Both laminar and turbulent boundary layers separate, but laminar layers tend to separate more easily. This is because the laminar flow velocity gradient from the wall is lower and the adverse pressure gradient can more rapidly halt the slow moving fluid near the wall, e.g., the wall of the fluid flow path or tubes described herein. A turbulent boundary layer is more resistant to adverse pressure gradient. However, greater the adverse pressure gradient quicker the separation for both laminar and turbulent flows. The boundary layer, δ(x), thickens rapidly in an adverse pressure gradient, and one can no longer assume that δ(x) is small. The boundary layer separation greatly affects the flow as a whole. A wake of disturbed flow downstream is formed which radically alters the flow pattern. Such a wake can be imaged and displayed to users according to the teachings herein. The effective boundary of the flow is an unknown shape—which also includes the zone of separation—instead of the wall. The altered flow pattern may cause the position of the minimum pressure to move upstream. This may result in the point of separation moving upstream. Flow separation becomes very important in the design of aerodynamics. For example, flow separation increases drag in racing cars or airplanes. The present system can further image flow separation caused by sharp edges that can be studied by the user.
Still other obstacles can include variously shaped recesses in the obstacle insert. Examples of recesses include any upstanding shape described herein, but recessed into the upper surface of the obstacle body.
Control unit 120 further includes data storage 920 to store raw data from the fluid flow device, to store control parameters at the time of producing the raw data, and to store analyzed data that has been processed according to fluid flow dynamics. An analysis module 930 is provided to apply the analysis rule sets to the data stored in the data storage 920. The analysis module can perform particle image velocimetry analysis. The module may further operate and the data to add color to the images generated by the data. A default rule set 935 is stored in the control unit 120. The default rule set 935 includes the base control parameters for control of the fluid flow device 110 and the login in requirements for users, such as students, to access the control unit and hence the fluid flow device 110.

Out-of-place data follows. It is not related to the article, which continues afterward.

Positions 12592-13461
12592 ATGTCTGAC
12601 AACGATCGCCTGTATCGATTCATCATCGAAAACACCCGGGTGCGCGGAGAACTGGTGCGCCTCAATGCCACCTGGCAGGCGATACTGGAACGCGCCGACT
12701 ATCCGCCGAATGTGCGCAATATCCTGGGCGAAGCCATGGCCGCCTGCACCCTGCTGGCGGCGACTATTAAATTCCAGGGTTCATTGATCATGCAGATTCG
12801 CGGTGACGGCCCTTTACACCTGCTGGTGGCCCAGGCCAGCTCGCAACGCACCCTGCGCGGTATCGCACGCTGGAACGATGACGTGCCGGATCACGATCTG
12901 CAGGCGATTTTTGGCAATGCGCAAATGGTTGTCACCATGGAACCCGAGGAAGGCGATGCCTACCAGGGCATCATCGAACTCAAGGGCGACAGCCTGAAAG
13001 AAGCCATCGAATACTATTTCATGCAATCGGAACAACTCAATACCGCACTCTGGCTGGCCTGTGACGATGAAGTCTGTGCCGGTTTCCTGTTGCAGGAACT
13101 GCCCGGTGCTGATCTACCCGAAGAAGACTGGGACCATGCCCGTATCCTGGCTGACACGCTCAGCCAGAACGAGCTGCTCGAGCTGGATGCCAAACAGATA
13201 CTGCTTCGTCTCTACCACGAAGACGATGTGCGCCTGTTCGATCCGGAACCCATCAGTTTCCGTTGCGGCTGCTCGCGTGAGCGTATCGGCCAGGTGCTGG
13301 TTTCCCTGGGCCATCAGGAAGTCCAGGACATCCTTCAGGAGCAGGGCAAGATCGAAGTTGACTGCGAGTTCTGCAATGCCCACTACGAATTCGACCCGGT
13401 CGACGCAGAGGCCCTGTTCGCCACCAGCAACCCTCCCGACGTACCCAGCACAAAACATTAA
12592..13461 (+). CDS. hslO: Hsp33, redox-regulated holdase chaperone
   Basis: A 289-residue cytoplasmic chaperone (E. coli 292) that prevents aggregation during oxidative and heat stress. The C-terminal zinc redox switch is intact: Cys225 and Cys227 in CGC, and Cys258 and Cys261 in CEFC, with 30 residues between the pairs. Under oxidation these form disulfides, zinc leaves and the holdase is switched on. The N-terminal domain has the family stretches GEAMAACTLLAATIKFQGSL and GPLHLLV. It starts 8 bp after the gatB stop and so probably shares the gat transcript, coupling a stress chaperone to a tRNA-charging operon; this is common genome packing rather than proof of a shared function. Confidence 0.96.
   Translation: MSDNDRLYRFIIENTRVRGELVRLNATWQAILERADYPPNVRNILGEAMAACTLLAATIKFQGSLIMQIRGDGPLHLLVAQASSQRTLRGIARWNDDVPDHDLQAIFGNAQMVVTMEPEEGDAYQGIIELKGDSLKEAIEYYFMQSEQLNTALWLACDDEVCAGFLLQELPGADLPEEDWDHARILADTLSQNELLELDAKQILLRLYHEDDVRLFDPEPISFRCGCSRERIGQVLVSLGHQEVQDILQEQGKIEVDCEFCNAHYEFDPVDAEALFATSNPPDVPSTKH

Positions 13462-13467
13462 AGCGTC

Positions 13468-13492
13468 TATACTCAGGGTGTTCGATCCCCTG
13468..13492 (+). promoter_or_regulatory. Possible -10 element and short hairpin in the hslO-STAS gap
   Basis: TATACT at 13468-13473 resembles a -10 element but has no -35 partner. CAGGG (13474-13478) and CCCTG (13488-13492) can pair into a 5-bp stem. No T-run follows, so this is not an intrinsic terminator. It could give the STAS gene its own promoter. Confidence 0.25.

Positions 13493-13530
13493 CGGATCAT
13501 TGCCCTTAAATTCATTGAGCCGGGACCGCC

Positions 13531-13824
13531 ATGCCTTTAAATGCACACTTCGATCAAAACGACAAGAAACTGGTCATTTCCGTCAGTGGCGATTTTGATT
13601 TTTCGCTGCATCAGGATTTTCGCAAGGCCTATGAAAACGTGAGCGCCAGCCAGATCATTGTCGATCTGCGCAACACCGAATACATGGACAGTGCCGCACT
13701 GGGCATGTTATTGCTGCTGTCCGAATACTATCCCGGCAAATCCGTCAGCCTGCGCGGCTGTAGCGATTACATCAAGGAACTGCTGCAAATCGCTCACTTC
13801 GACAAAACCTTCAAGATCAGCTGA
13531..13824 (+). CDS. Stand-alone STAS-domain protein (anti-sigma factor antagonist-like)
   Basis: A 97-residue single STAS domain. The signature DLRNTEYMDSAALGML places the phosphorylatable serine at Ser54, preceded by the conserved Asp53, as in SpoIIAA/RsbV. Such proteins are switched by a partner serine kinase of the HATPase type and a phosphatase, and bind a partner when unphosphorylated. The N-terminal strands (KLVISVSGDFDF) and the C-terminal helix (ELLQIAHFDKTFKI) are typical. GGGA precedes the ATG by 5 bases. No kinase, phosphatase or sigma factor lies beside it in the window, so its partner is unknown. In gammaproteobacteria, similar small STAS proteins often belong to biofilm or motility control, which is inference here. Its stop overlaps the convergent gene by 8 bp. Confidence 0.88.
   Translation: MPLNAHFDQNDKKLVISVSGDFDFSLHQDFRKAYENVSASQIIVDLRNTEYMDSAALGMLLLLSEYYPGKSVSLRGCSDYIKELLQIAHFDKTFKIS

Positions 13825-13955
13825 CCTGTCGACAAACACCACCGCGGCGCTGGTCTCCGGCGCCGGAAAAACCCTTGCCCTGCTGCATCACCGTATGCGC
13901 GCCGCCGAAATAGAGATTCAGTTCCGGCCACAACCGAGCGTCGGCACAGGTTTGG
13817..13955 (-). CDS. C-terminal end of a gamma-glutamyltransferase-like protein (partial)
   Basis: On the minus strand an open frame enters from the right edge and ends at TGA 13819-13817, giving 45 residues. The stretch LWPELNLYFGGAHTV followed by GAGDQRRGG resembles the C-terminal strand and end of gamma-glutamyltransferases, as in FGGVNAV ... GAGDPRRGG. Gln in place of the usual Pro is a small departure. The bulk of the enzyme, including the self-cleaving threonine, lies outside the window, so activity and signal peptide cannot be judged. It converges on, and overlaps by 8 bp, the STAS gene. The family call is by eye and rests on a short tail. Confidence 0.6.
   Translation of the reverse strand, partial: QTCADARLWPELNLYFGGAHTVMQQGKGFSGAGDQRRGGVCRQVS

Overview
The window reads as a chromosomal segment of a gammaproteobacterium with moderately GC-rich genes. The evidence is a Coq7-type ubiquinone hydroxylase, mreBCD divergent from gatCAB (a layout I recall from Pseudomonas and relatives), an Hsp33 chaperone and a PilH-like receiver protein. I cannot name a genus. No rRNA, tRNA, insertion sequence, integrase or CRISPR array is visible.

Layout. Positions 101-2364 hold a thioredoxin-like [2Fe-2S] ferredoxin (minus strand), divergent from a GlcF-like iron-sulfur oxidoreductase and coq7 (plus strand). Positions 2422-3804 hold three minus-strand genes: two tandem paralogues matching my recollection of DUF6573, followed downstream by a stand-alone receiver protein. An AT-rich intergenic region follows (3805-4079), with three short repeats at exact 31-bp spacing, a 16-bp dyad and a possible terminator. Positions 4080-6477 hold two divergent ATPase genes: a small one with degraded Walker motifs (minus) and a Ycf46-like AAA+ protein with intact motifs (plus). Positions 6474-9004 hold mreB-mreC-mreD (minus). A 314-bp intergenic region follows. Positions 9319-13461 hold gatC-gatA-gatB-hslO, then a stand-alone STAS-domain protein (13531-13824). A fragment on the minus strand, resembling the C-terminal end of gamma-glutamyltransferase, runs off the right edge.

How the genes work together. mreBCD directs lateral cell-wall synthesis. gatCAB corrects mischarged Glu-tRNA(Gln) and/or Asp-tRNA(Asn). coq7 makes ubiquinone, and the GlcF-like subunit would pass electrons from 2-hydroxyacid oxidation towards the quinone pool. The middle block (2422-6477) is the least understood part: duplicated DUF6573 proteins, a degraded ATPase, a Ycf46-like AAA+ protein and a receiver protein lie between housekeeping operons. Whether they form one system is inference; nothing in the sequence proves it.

An imager control module 940 is provided to control the imager in the fluid flow device. The imager control module 940 will store the parameters for the particular imager in the fluid flow device 110. The imager control module 940 will further allow the users to change certain parameters to improve the results of the fluid flow analysis. Examples of such parameters are brightness, exposure, gain, etc.
The control unit 120 further includes a display module 950. The display module 950 can present the images and videos from the fluid flow device in essentially real-time such that a data collection period can begin after the user can see that the system 100 is working and good data can be acquired. Further, the display module 950 can provide a user friendly and familiar interface between the hardware and software of the system 100 and a novice user. This will aid in use of the present system as a teaching tool. The display module 950 and other modules can be used via a user friendly interface, such as a web browser.
The above modules may reside in a single computer, or can be distributed across multiple computers connected via a network or a bus. A plurality of user interfaces or front-end servers may receive requests and communicate with appropriate modules, and forward back their replies. Front-end servers may connect to plurality of controllers which then can be connected to plurality of devices. A plurality of analysis servers or storage servers may also be used.
Fluid flow device and the controller device may be merged. The controller device may be embedded within the body of the fluid flow device and connected to the camera internally.